Southlanders in Boston: ‘It was crazy’
BY CASEY TONER AND STEVE METSCH firstname.lastname@example.org; email@example.com April 16, 2013 5:52PM
Boonsom (left) and Scott Hartman, of Oak Forest, in their Boston hotel. | Supplied photo
Updated: May 18, 2013 6:25AM
Boonsom Hartman had just run 26 miles — joined for the last half of them by her husband, Scott Hartman, who snuck into Monday’s Boston Marathon midway through — when the Oak Forest couple decided to pose for a postrace photo, smiles and all.
Then the bombs went off.
Scott Hartman, 55, and Boonsom, 53, estimated they were only 30 to 40 yards away from the explosions that killed three people and injured dozens.
“The sound was just incredible,” Scott Hartman said Tuesday. “You go to a July 4 celebration and they have the loud sonic boom explosions that sometimes set off car alarms. Imagine one of those going off right next to you. It was crazy, powerful sounding.”
Scott said he then saw a “big, billowing cloud of dust and smoke,” at least three or four stories high. Ten to 15 seconds later, the second bomb went off. Scott said he heard people crying and screaming but didn’t see any of the carnage.
He and Boonsom started walking away from the scene after the first explosion, and started walking faster after the second. Their hotel was about three blocks away.
From inside the hotel lobby, they called their son Nick Hartman to let him know they were OK.
Boonsom has run the past five Boston Marathons and 254 marathons overall. The Thailand-born racer is known to many runners as the “Lipstick Lady,” as she likes to apply a layer to look good for postrace photos.
With such traditions to carry on, the couple plan to run next year’s Boston Marathon despite being eyewitnesses to tragedy.
“I cried for a couple of hours,” Boonsom said. “I couldn’t stop crying thinking about all of those people. It’s so sad. ... But I will come back next year. If you stop doing what you love, you let them win. We will come back and support Boston.”
‘The lucky ones’
When marathon runner Kristin Kotara, of New Lenox, heard the explosions, she thought officials perhaps were blowing off cannons as part of Boston’s Patriots’ Day celebration. When she heard sirens, she knew something bad had happened.
Kotara, 35, had finished her first Boston Marathon about 30 minutes earlier. She and her cousin, Alyssa Kenney, 28, of Downers Grove, were in their hotel room on the 10th floor of the Westin Copley Center when they heard the blasts.
The hotel lobby quickly became a command center for Boston police and the FBI, “so I take comfort that we’re safe here tonight,” Kotara said Monday evening.
When she watched televised reports about the dead and injured, she “felt kind of numb,” she said.
“This is so unexpected. This is a race, a sporting event. People from all over the world are here,” she said.
Her husband, Luke, didn’t know about the explosions until he got a text message from Kristin saying she and Alyssa were OK.
This was Kotara’s second marathon ever and she finished in 3:23.
After watching the news for several hours, the women went down to the hotel restaurant.
“The mood here? Honestly, it’s hard to say. People are hanging out and the running community is very supportive of one another,” she said. “We were planning to go out on the town tonight to whoop it up until this happened.”
The race had “a big military presence” with uniformed personnel on hand and she wondered whether that was a motive for the bombings.
Kenney also didn’t know what to make of the “loud booms.” She’s not a runner but “came along to cheer on Kristin,” she said.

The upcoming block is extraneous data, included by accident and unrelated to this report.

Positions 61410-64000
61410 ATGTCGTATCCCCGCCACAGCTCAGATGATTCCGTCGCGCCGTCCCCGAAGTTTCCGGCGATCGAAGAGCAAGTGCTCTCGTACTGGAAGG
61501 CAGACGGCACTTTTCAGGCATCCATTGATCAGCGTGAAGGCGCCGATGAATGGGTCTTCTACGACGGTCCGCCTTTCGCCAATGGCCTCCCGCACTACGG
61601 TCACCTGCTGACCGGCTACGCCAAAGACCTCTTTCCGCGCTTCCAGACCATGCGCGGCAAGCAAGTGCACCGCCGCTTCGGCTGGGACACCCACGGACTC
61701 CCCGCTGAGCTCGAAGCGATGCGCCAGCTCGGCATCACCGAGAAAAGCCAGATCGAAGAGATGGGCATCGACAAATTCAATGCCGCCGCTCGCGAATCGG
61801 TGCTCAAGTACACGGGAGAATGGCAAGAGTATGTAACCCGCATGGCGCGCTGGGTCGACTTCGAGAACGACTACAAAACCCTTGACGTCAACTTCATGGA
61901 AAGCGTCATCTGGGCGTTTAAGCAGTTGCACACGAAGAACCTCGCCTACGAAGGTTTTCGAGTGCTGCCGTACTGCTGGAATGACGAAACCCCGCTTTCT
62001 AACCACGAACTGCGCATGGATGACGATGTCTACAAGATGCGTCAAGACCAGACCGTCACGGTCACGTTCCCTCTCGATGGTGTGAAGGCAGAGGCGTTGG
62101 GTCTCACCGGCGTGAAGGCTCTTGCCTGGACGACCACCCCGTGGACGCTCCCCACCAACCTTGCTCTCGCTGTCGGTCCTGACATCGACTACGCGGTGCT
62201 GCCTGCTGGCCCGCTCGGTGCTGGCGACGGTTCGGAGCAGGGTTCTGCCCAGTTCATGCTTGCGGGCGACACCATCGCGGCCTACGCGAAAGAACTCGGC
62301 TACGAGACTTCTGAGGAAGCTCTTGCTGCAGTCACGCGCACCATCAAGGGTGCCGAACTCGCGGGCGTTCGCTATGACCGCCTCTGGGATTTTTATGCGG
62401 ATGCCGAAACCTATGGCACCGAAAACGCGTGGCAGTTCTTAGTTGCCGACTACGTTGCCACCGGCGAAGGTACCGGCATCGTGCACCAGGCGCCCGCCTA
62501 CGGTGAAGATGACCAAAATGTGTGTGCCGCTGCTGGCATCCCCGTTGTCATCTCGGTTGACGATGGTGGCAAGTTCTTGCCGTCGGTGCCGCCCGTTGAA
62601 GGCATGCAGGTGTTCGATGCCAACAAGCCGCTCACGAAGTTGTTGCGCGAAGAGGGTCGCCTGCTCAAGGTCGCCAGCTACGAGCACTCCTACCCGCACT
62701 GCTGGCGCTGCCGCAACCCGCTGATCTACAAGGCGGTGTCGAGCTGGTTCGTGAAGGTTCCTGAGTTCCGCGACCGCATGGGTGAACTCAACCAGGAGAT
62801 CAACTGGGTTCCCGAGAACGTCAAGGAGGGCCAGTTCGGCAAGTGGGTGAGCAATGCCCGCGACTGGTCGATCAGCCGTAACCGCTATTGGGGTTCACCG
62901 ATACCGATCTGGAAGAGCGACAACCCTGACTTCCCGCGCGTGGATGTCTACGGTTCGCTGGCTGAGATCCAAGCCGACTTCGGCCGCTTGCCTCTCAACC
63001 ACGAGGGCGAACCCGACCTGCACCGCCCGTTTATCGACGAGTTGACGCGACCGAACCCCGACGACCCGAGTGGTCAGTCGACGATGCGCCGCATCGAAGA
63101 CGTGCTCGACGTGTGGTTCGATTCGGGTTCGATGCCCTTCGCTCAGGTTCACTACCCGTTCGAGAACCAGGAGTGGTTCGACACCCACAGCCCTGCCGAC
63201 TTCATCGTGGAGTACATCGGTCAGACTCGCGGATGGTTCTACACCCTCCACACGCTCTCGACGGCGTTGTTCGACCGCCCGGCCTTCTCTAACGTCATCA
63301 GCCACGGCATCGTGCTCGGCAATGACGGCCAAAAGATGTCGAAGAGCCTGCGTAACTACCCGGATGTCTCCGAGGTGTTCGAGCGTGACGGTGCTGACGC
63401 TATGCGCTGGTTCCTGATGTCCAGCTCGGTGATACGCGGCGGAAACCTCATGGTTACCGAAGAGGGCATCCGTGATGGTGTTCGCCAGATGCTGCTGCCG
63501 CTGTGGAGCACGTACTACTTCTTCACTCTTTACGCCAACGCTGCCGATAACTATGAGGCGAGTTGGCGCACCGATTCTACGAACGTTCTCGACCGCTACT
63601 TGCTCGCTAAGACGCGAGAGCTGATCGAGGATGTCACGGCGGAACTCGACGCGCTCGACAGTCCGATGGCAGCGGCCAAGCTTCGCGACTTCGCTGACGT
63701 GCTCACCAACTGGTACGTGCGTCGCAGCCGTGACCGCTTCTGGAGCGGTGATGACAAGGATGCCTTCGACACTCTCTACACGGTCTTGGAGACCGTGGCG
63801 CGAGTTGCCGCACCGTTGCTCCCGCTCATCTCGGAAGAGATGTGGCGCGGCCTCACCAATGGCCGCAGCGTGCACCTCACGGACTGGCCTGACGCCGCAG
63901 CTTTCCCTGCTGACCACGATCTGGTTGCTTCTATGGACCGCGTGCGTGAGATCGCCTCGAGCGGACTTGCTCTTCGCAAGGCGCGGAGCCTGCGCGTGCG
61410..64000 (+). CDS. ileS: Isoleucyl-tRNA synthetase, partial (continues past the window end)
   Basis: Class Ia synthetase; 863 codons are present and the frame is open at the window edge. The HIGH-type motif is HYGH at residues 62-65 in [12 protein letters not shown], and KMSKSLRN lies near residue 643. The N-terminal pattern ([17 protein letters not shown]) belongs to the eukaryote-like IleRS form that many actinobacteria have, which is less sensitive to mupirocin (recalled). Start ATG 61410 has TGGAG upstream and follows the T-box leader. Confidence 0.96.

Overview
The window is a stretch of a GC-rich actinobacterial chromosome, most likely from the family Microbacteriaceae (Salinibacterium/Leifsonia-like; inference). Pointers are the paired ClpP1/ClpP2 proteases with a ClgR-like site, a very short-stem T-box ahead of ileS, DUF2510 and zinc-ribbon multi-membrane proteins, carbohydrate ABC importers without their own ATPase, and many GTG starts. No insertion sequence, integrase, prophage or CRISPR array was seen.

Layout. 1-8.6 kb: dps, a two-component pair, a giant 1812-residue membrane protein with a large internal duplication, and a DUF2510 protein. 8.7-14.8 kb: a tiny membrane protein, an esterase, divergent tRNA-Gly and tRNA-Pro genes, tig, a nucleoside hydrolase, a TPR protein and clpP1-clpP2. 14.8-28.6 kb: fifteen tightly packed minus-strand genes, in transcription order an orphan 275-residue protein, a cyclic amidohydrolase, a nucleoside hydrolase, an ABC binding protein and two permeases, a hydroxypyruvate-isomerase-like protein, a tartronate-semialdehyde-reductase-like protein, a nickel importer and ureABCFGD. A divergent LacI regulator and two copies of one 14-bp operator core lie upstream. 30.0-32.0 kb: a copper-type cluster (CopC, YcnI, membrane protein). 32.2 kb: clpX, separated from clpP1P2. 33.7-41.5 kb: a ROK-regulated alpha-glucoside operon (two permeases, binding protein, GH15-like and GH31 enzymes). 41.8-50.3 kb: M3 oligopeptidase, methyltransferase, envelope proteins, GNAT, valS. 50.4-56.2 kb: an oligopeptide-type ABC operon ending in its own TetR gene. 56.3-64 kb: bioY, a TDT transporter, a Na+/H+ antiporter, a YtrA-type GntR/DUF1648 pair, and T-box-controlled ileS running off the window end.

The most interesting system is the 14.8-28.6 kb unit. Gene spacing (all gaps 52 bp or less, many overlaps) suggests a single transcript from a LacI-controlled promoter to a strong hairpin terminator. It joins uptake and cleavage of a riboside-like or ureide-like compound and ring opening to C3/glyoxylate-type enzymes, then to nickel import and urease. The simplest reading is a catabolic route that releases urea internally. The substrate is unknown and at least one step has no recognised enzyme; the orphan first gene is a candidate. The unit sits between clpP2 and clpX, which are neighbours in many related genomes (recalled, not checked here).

“It’s scary. You leave town for a few days to have some fun and then someone does this. But we’re OK. We were some of the lucky ones,” said Kenney, a special-ed teacher at Downers Grove South High School.
The women were scheduled to fly home Tuesday evening. Kotara, a non-practicing nurse, had one item on her to-do list upon seeing her three children, all between 3 and 7 years old.
“Hugs,” she said. “Big hugs.”
‘We all prayed’
Mel Diab, 63, has owned Running for Kicks, a store in Palos Heights, for 16 years. He had run 15 prior marathons, and the Boston Marathon was to be his last. He was with a group of about 20 Southlanders from the Yankee Runners club.
“We had just passed Mile 22 when we heard rumors there was an explosion,” he said. “You listened to it, and you think maybe they got it wrong. Then we heard a second set of runners say there was an explosion. Then we noticed that there were people around the water tables holding hands and bending down and praying. Then we saw all police head toward the finish the line.
“They stopped the race. They obviously had to do it. All the runners were good with that. Finishing was not the priority. We all prayed that nobody got hurt.”
There were no buses or cabs to catch, so he walked about five miles back to his hotel.
“This is so sad for this to happen. When you think about runners, they’re the most innocent people, the most kind-hearted, open-minded people,” he said. “Whoever did this was chicken and had no backbone. I don’t know who did it or why. It was a terrible thing.”
An anxious parent
Linda Mulac, of Orland Park, said her daughter was running in Boston with a friend. Lauren Mulac had completed her first marathon in Chicago in October.
Lauren on Sunday had lost her cell phone, her mom said. But upon crossing the finish line, Lauren was able to make a free call to let her family know she finished. So Lauren did that, and told her mom she’d call back later.
Linda Mulac then went for a walk and got an alert on her phone about the explosions, throwing her into a panic. But Lauren was able to use someone’s phone and send a brief text message letting Linda know she and her friend were safe.
Linda was watching the news coverage Monday and said, “It’s very upsetting,” and that even knowing her daughter was OK, she had a “huge knot” in her stomach.
Contributing: Mike Nolan